“Like awesome! Oh, wow! Like totally freak me out. I mean, right on! Tamales sure are number one!”
Oh come on. I know that every single one of you use cheers from Bring It On in your daily life.
But we have more important things to discuss than Kirsten Dunst’s witty, razor-sharp cheer-snark. We have tamales.
This is going to be a long post. If you need to use the bathroom, I suggest taking your laptop with you.
THIS GOT STARTED BECAUSE…
…I’m not really sure why. At some point months ago, Chase and I were discussing tamales, probably as part of a larger discussion about Pilar’s tamale cart and street food in general. We decided, “You know what? We should totally make our own tamales sometime!” It was just like that, only pretend we sound more sophisticated about it. Flash forward to a short time later and I brought up the idea to Paul, who was like, “Yeah, I used to do that with my grandmother.” Light bulb! The three of us agreed, yes, we would have to do this. We’d use Paul’s experience and his grandmother’s recipe and my kitchen and an entire Saturday and just get. it. done!
FOUR OR FIVE MONTHS LATER…
“We should probably schedule that tamale thing.”
“Ok let’s just pick a date.”
(Insert various technical difficulties in establishing an online group chat, followed by a lengthy, somewhat coherent discussion about dates and availability and the impending holiday season here.)
THREE WEEKS LATER
“Hey, isn’t TamaleFest this weekend?”
“Oh, s***, yeah! We should probably get on that. What do we need again? Everything?”
TamaleFest was going to be reasonably small—there were 6 of us involved. I say “reasonably small” because our last food festival, BBQFest, in September, had about 40 attendees. Paul was going to be the band director in the great tamale symphony, being the only one of us who actually knew what he was doing. The rest of us–Chase, Brian, Rita, Josh and I– were there to work and learn.
We’d decided we’d do two types of tamales: pork (because it’s easy to find pork shoulder for cheap at Costco and because it’s delicious), and bean and cheese (Paul’s a vegetarian). If you’ve never made tamales before, they rather intensive and there’s a lot of components to put in place. It really is a group effort and you want to make a big batch to make all the effort worth it. We split up the gathering of the essentials:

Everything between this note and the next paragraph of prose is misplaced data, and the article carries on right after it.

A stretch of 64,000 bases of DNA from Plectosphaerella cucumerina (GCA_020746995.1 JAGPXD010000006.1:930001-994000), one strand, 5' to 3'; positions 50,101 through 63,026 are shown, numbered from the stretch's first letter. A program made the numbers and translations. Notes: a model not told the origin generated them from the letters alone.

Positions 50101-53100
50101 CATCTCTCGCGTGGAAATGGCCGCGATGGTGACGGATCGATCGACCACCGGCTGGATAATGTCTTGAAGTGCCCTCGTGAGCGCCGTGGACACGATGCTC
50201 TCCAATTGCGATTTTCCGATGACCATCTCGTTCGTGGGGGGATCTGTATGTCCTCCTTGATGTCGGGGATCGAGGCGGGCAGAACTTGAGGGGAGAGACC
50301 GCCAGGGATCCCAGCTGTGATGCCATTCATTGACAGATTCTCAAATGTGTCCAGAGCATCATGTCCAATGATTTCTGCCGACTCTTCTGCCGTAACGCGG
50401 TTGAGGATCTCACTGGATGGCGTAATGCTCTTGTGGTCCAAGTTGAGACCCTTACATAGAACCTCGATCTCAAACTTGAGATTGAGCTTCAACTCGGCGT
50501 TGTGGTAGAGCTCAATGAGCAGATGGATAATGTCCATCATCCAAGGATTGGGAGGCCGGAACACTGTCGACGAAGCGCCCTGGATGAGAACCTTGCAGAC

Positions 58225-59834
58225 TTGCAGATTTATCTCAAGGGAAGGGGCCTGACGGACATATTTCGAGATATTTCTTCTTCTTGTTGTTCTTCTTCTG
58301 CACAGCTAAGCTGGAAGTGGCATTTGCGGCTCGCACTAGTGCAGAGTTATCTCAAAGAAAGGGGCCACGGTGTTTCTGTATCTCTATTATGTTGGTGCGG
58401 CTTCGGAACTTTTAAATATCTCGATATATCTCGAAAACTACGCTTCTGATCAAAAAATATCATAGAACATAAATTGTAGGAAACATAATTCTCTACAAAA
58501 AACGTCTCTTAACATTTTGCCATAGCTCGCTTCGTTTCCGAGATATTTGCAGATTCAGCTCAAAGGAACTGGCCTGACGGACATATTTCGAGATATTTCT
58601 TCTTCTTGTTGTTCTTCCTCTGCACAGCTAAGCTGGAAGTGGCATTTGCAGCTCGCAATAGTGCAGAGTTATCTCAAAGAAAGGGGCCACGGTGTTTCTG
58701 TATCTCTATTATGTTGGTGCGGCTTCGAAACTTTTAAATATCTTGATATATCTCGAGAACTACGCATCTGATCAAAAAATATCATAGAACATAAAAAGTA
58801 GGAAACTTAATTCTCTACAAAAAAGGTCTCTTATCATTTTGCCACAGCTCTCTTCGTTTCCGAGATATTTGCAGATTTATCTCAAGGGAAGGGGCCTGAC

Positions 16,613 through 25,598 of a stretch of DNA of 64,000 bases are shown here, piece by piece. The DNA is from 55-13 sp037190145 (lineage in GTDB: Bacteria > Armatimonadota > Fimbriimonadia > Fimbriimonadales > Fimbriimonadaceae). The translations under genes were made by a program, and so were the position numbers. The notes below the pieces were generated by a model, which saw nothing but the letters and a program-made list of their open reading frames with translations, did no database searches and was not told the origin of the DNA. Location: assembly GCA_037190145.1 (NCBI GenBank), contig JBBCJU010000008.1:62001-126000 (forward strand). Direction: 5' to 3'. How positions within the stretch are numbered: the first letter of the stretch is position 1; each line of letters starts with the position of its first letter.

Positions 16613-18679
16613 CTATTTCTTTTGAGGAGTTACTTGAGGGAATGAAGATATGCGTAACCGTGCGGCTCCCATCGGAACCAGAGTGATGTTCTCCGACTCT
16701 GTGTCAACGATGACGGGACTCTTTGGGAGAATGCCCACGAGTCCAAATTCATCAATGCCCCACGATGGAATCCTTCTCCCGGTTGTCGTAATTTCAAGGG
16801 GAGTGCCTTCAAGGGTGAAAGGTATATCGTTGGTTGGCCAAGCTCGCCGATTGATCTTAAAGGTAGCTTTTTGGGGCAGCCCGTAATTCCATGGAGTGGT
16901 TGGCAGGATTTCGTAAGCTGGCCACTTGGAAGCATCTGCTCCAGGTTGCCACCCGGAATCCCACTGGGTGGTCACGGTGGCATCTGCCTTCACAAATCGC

- Paul got the corn husks and chihuahua cheese, and made the beans and the masa (Yes, Paul did most of the work.)
- Brian and I each bought, slow-cooked and shredded a little over 10 pounds of pork (total).
- Chase brought the really important items: alcohol. And food to nibble on.
- Rita made the mimosas. And then proceeded to kick everyone’s ass at whipping out those tamales.
The pork cooked all day Friday (or all night, in Brian’s case), simmering slowly in a spice blend of ancho, hot chile powder, cumin, salt, pepper and cocoa. Paul fried the beans, then slow-cooked them and we later added a blend of cumin, chile and ancho powder. He also mixed several large pots worth of masa, which is the cornmeal mixture that wraps around the filling in a tamale (recipe below).
Paul got to our place bright and early, and we immediately….went out to breakfast. At Beezy’s. You should always eat breakfast, kids, it’s the most important meal of the day. Then we got back to the house, let the masa and pork sit out and come up to room temperature and waited for everyone else to arrive.